Should I buy shims before or after I buy the viewfinder? How do I know what size to get? If I buy them after the viewfinder, where do I put the two viewfinders until I recieve the shims (the original and the Katzeye)? The Katzeye will come with a case, but will it be large enough for both viewfinders?

QuoteOriginally posted by adwb Quote
Another thing to bear in mind is that modern lenses have a very short focus throw and are hard therefore to focus accurately in manual mode even with a split screen, the old M and some of the A series lenses had a much longer throw as they were designed for split screen film bodies.
What's a focus throw? Is it how much the focus ring will turn?

QuoteOriginally posted by p38arover Quote
Thanks for the link, but when I convert the EUR to USD I'd be paying almost the same price I would if I bought it brand new. Combine that with altopiet's advise and I've decided to pass on that one. It did make the question of "what does AF Markings do?" stronger.

Can anyone tell me what AF Markings do? The only SLR I've had experience with was totally manual, so I've no idea what the markings are for.

11-13-2013, 08:23 AM   #9
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Almost forgot to say that I'm going to research the S-screen. I'd never heard of it until this thread.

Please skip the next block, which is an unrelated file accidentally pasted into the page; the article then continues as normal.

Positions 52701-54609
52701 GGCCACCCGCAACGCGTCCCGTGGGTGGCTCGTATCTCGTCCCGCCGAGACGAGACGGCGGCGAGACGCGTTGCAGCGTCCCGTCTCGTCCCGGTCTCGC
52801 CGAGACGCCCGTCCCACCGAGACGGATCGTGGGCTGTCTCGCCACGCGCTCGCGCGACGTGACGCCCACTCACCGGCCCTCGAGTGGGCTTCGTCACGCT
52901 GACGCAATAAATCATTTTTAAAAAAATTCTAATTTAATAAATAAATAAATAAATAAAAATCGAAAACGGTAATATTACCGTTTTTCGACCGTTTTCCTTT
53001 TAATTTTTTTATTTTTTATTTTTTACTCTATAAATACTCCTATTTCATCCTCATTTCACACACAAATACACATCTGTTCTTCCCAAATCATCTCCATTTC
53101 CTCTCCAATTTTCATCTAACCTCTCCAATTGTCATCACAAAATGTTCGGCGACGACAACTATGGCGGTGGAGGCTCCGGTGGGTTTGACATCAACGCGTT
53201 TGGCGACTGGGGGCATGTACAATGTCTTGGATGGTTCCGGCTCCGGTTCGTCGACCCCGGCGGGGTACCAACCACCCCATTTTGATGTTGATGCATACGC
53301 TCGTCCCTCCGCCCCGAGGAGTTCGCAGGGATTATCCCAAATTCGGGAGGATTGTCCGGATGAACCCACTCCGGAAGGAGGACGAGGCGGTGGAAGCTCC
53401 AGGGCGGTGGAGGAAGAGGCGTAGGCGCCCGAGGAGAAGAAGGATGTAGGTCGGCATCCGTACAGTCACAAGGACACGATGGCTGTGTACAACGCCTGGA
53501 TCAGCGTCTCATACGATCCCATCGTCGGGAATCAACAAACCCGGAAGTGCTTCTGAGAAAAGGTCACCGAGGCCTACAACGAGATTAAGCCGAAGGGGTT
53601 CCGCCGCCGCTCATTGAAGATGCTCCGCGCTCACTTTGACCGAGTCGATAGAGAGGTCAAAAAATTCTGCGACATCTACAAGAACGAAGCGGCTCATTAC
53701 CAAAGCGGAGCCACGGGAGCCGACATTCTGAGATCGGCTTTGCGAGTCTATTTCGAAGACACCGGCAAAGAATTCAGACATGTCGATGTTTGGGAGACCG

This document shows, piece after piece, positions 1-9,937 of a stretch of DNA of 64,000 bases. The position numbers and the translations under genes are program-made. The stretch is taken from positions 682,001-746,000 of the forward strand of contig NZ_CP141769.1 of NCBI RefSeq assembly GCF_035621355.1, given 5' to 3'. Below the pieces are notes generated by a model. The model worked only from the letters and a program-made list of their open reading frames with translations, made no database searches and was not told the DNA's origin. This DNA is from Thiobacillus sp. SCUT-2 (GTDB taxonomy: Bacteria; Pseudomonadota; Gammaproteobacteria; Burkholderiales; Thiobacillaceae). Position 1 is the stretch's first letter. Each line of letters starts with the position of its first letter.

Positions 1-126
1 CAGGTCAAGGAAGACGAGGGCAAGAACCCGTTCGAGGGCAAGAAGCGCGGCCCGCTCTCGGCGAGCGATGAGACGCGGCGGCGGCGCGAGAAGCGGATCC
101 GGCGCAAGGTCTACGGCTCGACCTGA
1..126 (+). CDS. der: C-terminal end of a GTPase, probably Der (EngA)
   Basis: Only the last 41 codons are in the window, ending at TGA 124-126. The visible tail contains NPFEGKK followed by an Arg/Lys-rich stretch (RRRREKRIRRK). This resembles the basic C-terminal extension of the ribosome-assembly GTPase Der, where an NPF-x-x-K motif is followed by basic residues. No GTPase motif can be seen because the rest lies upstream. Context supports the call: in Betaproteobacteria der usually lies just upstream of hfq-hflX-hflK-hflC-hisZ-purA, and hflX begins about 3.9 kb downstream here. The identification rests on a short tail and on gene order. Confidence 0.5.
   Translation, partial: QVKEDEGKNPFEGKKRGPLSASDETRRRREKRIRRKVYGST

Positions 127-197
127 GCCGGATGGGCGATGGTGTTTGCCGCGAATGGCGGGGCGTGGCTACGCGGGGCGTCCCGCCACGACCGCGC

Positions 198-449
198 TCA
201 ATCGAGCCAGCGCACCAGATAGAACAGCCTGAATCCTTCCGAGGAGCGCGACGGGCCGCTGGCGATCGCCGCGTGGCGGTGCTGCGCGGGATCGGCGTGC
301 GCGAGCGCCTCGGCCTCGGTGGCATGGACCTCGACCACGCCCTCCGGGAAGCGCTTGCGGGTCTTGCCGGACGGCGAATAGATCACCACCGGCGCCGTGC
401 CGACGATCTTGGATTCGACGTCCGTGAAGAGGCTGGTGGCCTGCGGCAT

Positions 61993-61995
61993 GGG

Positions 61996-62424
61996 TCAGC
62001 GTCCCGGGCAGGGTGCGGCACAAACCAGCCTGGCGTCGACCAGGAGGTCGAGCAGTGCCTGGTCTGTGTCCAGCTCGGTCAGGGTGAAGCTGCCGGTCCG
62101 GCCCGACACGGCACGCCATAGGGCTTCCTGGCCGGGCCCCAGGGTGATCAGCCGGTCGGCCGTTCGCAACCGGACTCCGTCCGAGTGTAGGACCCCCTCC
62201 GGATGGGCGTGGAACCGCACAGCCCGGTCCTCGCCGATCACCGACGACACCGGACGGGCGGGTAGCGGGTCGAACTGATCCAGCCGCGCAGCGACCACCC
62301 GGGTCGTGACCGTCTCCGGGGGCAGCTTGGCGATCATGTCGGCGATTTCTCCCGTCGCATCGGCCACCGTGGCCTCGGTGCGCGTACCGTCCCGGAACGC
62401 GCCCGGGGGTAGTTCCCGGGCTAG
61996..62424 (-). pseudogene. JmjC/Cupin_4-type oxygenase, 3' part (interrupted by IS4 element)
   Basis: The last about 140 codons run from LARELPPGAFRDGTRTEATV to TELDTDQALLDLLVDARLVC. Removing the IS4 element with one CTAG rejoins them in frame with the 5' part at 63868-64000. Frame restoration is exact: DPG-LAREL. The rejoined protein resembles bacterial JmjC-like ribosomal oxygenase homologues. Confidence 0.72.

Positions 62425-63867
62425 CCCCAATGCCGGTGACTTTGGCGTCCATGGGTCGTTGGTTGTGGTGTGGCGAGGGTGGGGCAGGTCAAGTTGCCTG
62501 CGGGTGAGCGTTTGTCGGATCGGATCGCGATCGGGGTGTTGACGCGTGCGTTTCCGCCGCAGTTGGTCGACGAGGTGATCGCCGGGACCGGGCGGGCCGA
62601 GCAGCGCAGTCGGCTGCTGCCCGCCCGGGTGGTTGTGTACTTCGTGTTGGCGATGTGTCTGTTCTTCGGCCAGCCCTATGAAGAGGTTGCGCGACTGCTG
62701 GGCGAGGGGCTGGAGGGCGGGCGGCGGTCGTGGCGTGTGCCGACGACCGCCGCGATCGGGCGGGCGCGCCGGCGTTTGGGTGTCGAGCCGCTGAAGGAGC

11-13-2013, 08:27 AM   #10
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QuoteOriginally posted by Lovephotography Quote
Almost forgot to say that I'm going to research the S-screen. I'd never heard of it until this thread.
I tried a split screen on my K-x, f8 tops, if you're lucky, but it seems as if the S-screen is the way to go if you do decide to do it, according to a lot of folks
11-13-2013, 08:49 AM   #11
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QuoteOriginally posted by Lovephotography Quote
Katzeye says that they make the prisms so they don't black out until well after f11 (in the info of the item), so does this mean I don't need the brightness enhancement?
Under difficult light situations (so when it's getting darker), they will still black out. If your SLR had a split sprism screen, you will have had the same problem. My Katzeye's have optibrite but I can't compare them with ones that don't have it.

QuoteOriginally posted by Lovephotography Quote
Katzeye does warn about spot metering, but my understanding is that it can be compensated or I can use other metering methods. Is spot metering important enough for it to be a real concern?
No, you must just take it into account.

QuoteOriginally posted by Lovephotography Quote